Anti-science attitude threatens agriculture, humanity –

Reported by Austin Alonzo (WATT Global Media)

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Prairie grain silos in late summer

First world consumers need to understand the role genetically modified organisms can, and will, play in feeding billions of people far into the future. Otherwise, a key technology will be lost.|

Whether or not humanity will be able to feed itself in the future depends on our ability to use powerful genetic engineering technology.


August 11, 2017

According to today’s pop science gleaned from social media, news, blogs and shock-umentaries, it’s all about what’s not in your food. Gluten-free, steroid-free, hormone-free, cage-free, cruelty-free, the list goes on and on.

Consumers want to know more about what’s in their food and where it’s coming from. When they look for answers, there’s no guarantee they’ll find factual information from a credible source. Endless free publishing possibilities on the Internet give everyone, for better or worse, a platform.

This mix of marketing innuendo, appeals to emotion and junk science helped spawn the fear of genetically modified organisms. Rob Saik, the founder of the Agri-Trend Group who spoke about the future of agriculture at March’s Midwest Poultry Federation Convention, said recent research showed 82 percent of consumers think food containing GMOs should be labeled. Moreover, the third largest health concern for consumers – behind Salmonella and E. coli – is GMOs in food.

It’s understandable why, to an under-informed audience, GMO sounds scary. A consumer could fear humanity created Frankenstein’s monster by altering nature to serve our ends and that there’s some unintended consequence of eating “frankenfood.” The abundance of products touting their GMO-free status and the staying power of those preaching against GMOs prove these concerns are prevalent. Saik said this is lumped in with science’s declining status in education and public opinion’s growing divergence from scientific thought.

But, when GMO-free becomes the rule of the day, humanity is stripped of a critical technology. Genetic engineering yielded crops using less water, pesticide and fertilizer to produce more food with greater nutritional value. In the future, GMOs will help feed more people using less resources, but if society rejects the technology millions will go hungry. He pointed to golden rice: The grain is genetically modified to contain beta-carotene and vitamin A and it could help nourish millions in the developing world. But it’s spent the better part of the last two decades unused thanks to campaigns by activist groups.

GMOs, and genetic engineering on a broader scale, will help feed more people with less resources, but only if these tools are allowed to be used. If humanity wants to make use of the technology, consumers will have to understand the science and come to see GMO as a positive rather than negative. Saik is producing a documentary project – KNOW GMO – fighting back against misinformation and trumpeting the virtues of genetic engineering. He’s got enough material for a feature length movie, but not the funding. For now, the documentary is being distributed as a web series via the project’s website and social media.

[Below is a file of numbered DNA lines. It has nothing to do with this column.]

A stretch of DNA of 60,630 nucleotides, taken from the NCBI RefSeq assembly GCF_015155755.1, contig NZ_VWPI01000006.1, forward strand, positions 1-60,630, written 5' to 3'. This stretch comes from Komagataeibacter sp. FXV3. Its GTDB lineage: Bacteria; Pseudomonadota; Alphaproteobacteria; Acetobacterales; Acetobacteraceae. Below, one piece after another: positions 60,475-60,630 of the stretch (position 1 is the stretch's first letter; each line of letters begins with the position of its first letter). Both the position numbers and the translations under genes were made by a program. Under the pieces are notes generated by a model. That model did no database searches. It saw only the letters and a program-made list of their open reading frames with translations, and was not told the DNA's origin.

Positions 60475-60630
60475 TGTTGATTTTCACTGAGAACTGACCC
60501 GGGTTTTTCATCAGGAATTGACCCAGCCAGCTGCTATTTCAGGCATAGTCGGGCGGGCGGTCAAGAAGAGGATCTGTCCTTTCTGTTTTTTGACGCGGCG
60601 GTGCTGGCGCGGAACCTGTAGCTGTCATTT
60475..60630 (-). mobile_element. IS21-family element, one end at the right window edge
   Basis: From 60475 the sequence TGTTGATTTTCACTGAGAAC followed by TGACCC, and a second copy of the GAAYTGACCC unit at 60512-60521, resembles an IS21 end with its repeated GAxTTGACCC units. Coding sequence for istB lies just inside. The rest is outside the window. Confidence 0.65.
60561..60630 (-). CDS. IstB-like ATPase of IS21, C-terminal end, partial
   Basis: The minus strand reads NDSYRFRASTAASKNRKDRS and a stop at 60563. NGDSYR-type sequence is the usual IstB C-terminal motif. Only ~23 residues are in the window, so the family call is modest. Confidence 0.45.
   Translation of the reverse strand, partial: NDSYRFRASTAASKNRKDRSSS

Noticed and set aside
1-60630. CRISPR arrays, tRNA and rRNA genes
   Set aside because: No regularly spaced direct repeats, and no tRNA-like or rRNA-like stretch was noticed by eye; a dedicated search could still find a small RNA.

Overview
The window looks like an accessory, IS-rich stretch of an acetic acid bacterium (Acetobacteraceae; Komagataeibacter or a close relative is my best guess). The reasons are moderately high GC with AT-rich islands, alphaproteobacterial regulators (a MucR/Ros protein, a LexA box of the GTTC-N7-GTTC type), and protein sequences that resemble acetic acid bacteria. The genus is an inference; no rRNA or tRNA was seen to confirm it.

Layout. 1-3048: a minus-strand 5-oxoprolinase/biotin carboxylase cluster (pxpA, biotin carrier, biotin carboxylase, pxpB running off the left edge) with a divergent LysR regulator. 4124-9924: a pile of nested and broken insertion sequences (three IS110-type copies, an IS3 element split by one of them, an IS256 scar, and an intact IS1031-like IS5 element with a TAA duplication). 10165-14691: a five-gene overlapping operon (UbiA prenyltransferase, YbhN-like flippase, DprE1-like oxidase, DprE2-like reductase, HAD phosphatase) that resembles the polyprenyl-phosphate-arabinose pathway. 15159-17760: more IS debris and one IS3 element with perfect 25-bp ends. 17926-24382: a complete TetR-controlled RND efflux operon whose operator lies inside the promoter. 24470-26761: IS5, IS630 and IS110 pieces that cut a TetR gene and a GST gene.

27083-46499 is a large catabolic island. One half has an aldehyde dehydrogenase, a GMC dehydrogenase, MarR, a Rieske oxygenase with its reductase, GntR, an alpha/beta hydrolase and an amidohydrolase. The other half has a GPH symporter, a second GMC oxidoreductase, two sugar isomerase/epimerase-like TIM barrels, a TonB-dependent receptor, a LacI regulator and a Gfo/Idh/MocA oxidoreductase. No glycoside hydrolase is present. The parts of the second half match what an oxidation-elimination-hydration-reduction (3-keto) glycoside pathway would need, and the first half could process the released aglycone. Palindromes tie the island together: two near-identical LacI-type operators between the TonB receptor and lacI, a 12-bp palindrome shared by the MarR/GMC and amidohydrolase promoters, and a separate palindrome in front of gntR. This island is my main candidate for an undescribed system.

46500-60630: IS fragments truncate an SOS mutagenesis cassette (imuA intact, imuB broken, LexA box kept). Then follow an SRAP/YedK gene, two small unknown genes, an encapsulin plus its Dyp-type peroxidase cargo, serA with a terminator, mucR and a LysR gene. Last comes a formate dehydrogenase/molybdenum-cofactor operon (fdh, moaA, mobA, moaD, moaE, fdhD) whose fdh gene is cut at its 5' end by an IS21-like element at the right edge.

The same appeals to emotion, in many cases pushed by the same activists, are being used against animal agriculture on all fronts. In poultry, cage-free, slow-growing broilers and antibiotic-free are bucking science ostensibly to serve market demands.

Just as with GMOs, farmers need to take a larger role in the conversation and start educating the public on what they are doing and how that benefits the earth on a larger scale. Farmers are more credible with consumers than any other group, Saik said, and the majority of people can be swayed with education. If silent, the vocal minority will continue to dictate the agenda at the expense of the farmer and likely hungry mouths all over the world.

10 forces shaping the future of agriculture –

Reported By: Austin Alonzo (WATT Global Media)


The future of agriculture is bright, thanks to emerging technology and innovative thinking. But, there will be challenges in achieving that vision.

The big question in agriculture is whether or not the world’s ever increasing population will be able to feed itself with ever dwindling resources. One forward thinker says the answer is yes, given that the world’s farmers can take advantage of the tools at their disposal.

Rob Saik, the founder of the Agri-Trend Group, gave the keynote presentation at the Midwest Poultry Federation Convention on March 16. His presentation, adapted from his book, “The Agriculture Manifesto: Ten Key Drivers that Will Shape Agriculture in the Next Decade,” highlighted the forces that will drive the future of agriculture.

1. Non-science movement

The most dangerous is the growing strength of the non-science movement. Saik said the status of science in public education, along with public trust in science and scientists, is eroding. This is problematic in the food sector because popular belief in non-scientific ideas, or rejection of science, is shaping consumer preferences.

In the poultry industry, non-science is reflected in the still prevalent beliefs that farmers use hormones, steroids or antibiotics to plump up chickens. These beliefs translated into the antibiotic-free and slow-growing movements that are shaping the future of the broiler industry.